Now when the framers began to think about the 1947 National Security Act, these were probably some people who I think rivaled those who got together that hot summer in Philadelphia and put together the Constitution. We had some really good people thinking hard about these issues. And one of the things that they probably wouldn't tell you if they were here today ­is that they did not want another Franklin Delano Roosevelt. They even amended the Constitution to make sure they didn't get one for more than eight years. But they didn't want the secrecy, they didn't want the concentration of power, they didn't want the lack of transparency into principal decisions that got people killed, even though they'd been successful in WWII, arguably one of the greatest conflicts the world has seen. And so they set about trying to ensure that this wouldn't happen again. I don't think even his critics would have argued that FDR wasn't a brilliant politician and a brilliant
leader. But let's think about it for a moment as if you are one of the framers of the 1947 National Security Act. How often does America get brilliant leaders? I can count them myself on one hand. So we need a system of checks and balances and institutional fabric that can withstand anybody. It's a real problem in our democracy. You have to have a system that is so elastic, so resilient, so able to take punches that at one time one branch can supplant another, or one branch can come up and check another. It's the old business of checks and balances. If you concentrate power and you do it in a way that is not that different from the way Franklin Roosevelt concentrated it, but you don't have someone who is brilliant at the utilization of that power, you've got problems. You may have problems even if you have someone who is brilliant. Go ask people who've written about Wilson, although I wouldn't say Woodrow Wilson had concentrated power quite the way FDR did. And of course the war and the depression gave him ample opportunity to do things to abridge civil liberties, for example, that even Abraham Lincoln didn't go to in a conflict that produced far more casualties and arguably was more passionately fought, certainly in terms of the families of America. But too much power, too much secrecy; they wanted to get rid of that. They also wanted to institutionalize, more or less, the very thing that had brought about their success in World War II. They wanted to institutional that product, that success, and so they wanted to consolidate the armed forces, they wanted to bring them together. They wanted to put one person in charge of those armed forces.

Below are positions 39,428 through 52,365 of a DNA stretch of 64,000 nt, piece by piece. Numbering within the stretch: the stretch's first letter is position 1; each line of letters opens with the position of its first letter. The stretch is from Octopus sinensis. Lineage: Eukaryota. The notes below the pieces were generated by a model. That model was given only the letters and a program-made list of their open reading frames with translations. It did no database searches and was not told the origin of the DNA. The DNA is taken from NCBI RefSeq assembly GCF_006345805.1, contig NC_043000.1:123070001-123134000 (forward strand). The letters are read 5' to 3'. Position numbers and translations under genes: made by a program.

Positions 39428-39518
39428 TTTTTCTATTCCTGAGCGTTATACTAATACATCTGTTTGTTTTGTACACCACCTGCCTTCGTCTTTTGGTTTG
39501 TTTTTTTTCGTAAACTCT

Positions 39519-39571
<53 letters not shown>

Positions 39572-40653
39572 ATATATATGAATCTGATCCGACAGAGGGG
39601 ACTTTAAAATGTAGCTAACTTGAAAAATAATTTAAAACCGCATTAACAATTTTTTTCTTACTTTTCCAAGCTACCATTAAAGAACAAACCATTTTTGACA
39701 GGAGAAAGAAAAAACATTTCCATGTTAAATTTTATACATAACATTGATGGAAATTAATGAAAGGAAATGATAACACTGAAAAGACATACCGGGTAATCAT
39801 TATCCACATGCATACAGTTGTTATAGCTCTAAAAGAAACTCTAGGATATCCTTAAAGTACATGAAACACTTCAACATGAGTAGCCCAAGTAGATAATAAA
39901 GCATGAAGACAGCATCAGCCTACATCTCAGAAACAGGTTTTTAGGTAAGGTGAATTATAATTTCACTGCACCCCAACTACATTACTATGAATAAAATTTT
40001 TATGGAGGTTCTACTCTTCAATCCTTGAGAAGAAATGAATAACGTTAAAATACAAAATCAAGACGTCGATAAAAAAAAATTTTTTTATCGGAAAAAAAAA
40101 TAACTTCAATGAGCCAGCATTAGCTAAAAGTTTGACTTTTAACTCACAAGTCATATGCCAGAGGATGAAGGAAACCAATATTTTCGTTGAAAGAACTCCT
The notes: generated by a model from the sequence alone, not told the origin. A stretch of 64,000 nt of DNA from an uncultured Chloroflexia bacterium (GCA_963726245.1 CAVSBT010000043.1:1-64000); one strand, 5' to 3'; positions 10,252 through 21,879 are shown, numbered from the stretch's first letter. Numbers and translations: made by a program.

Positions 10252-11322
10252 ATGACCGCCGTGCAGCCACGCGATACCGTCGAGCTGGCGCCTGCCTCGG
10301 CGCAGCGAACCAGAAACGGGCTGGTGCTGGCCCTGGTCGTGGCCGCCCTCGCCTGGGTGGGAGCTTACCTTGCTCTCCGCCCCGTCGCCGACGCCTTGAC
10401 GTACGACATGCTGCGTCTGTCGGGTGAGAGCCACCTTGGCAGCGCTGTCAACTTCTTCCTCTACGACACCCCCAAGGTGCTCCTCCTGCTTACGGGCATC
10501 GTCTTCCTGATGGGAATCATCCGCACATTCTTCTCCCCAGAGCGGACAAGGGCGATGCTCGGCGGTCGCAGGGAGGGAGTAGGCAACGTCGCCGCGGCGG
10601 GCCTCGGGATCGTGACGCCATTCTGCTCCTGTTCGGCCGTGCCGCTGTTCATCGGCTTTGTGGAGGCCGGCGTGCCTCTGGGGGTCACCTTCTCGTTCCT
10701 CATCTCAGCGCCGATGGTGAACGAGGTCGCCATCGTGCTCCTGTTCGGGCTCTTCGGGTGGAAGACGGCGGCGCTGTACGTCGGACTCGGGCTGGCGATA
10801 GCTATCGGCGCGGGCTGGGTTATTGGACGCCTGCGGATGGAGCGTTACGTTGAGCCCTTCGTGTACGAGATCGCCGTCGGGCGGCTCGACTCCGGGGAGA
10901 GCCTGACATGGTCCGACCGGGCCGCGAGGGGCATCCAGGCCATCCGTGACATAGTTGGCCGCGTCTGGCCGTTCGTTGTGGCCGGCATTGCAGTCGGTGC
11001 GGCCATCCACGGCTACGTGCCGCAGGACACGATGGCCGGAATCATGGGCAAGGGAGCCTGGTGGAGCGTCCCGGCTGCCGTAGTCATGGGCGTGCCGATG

Talk about secrecy; Harry Truman, when he took over in April of 1945, didn't even know about the atomic bomb. He had had hints because he'd written as chairman of the Investigating Committee in the Senate, to Stimson, and he had said, "I've heard about this land-buying out in Washington; tremendous numbers of acres are being bought. What's going on?" And Stimson had said, "Please, Mr. Senator", essentially, and Truman backed off, to give you a sense of the times and the seriousness of what was happening. But it took Stimson and Leslie Groves, who sneaked in the back door so no one would know he was coming over ­and George Marshall, who didn't even attend because he was afraid it would bring too much attention to the meeting, and Leslie Groves, Brigadier General Leslie Groves, and Stimson briefed the president with essentially two papers in the Oval Office 12 days after he took office, and he found out exactly how serious this was and exactly what he had to deal with in terms of the nation's nuclear program. So the process these people were going through was to try and make the system more transparent, make decision-making more transparent, make sharing of information and critical data more the likelihood rather than the exception, and they set about doing this through a legislative process. Now, how do you legislate that sort of thing? I heard the same thing about Goldwater-Nichols. I heard the same thing over and over again from my Armed Forces colleagues: you cannot legislate the Armed Forces into being a team. It's impossible, you can't do it. But they did it. They did it, and the people who did it did a fantastic job because they actually went about it in a very concerted, very organized, very disciplined way, and they built the information that they needed in order to make good decisions about how to make the Armed Forces work together. And it involved everything. It involved education, it involved assignments, it involved the professionalism of the forces. It involved almost every aspect of the armed forces that is crucial to building people up into a team, and they enacted it.